|Region||Gallura, northeastern Sardinia|
|Regulated by||No official regulation|
Languages and dialects of Sardinia
Gallurese (gadduresu) is an Italo-Dalmatian Romance idiom spoken in the region of Gallura, in the northeastern part of Sardinia. It is often considered a dialect of Corsican, or even a transitional variety between Corsican and Sardinian.
Gallurese's grammatical structure, pronunciation, and vocabulary are close to those of Corsican, in particular with the southern dialects of Sartene and Porto-Vecchio. A substantial part of Gallurese vocabulary is also shared with the Logudorese variety of Sardinian.
Typical constitutional elements of Gallurese
- the plural form of nouns in -i (ghjanni or polti 'doors') like in Corsican and Italian, and not in -s like in Sardinian (jannas, portas), French, Spanish, Catalan, etc.
- Latin 'll' has become -dd- (like casteddu, beddu 'castle', 'beautiful'), the same as in Sardinian, southern Corsican and Sicilian (but castellu, bellu in northern Corsican);
- -r- modified to -l- (poltu 'port', while portu in Corsican and Sardinian);
- -chj- and -ghj- sounds (ghjesgia 'church', occhji 'eyes'), like in Corsican, while Sardinian is cresia, ogros.
- articles lu, la, li, like in former Corsican dialects (u, a, i in modern Corsican, su, sa, sos, sas in Sardinian);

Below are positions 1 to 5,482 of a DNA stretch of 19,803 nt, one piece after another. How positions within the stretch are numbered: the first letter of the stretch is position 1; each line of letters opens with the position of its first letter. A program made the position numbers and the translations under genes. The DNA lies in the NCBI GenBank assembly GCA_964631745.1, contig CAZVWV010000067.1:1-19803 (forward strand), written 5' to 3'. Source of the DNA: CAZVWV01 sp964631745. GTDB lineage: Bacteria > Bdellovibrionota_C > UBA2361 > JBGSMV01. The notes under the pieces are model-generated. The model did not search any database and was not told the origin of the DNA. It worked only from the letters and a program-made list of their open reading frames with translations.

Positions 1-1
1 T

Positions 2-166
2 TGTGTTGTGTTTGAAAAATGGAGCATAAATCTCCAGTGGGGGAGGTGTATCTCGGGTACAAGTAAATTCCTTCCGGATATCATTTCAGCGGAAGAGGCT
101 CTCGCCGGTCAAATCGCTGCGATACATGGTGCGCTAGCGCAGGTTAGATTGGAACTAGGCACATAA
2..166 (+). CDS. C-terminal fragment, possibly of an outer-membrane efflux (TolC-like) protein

Relation to Corsican
Gallurese is classified by some linguists as a dialect of Corsican, and by others as a dialect of Sardinian. In any case, a great deal of similarity exists between Southern Corsican dialects and Gallurese, while there is relatively more distance from the neighbouring Sardinian varieties.
Sample of text
|Gallurese||Southern Corsican||Logudorese Sardinian||Standard Italian||English translation|
Tu sei nata par incantu
Sei bedda chi dugna cori
E socu vecchju canutu
Cantu campu decu fà
La Patrona di Gaddura
Tu sè nata par incantu
Sè bedda chi ugna cori
E socu vecchju canutu
Quantu campu devu fà
A' Patrona di Gaddura
Tue ses naschida pro incantu
Ses bella gai chi donzi coro
E seo betzu e canu
Pro cantu bivo appo a depper fàghere
Sa patrona de Gallura
Tu sei nata per incanto
Sei tanto bella che ogni cuore
Io sono vecchio e canuto
Quanto campi devo fare
La patrona di Gallura
You were born from bliss
You are so pretty that each heart
I am old and bald
No matter how long should I walk
The Patron of Gallura
The most ancient literary sources in Gallurese date back to the early 17th century, mainly as poetry and religious odes. Some late Middle Age fragments suggest that the formation of the language could be dated to the early 15th century. The origin and the development of Gallurese are debated. Max Leopold Wagner and Maurice Le Lannou argued that successive migration waves from Southern Corsica, promoted under the Aragonese rule to repopulate an area devastated by famine an pandemies, were crucial in the formation of a slightly hybridized version of Corsican.
- Gallurese at Ethnologue (18th ed., 2015)
- Nordhoff, Sebastian; Hammarström, Harald; Forkel, Robert; Haspelmath, Martin, eds. (2013). "Gallurese Sardinian". Glottolog. Leipzig: Max Planck Institute for Evolutionary Anthropology.
- Blasco Ferrer 1984: 180–186, 200
- Contini 1987: 1°, 500–503
- Dettori 2002
- Loporcaro 2009: 159–167
- Autonomous Region of Sardinia (1997-10-15). "Legge Regionale 15 ottobre 1997, n. 26" (in Italian). pp. Art. 2, paragraph 4. Retrieved 2008-06-16.
- "Accademia della lingua gallurese".
- Walther von WARTBURG "La fragmentation linguistique de la Romania", Paris, Librairie C. Klincksieck, 1967.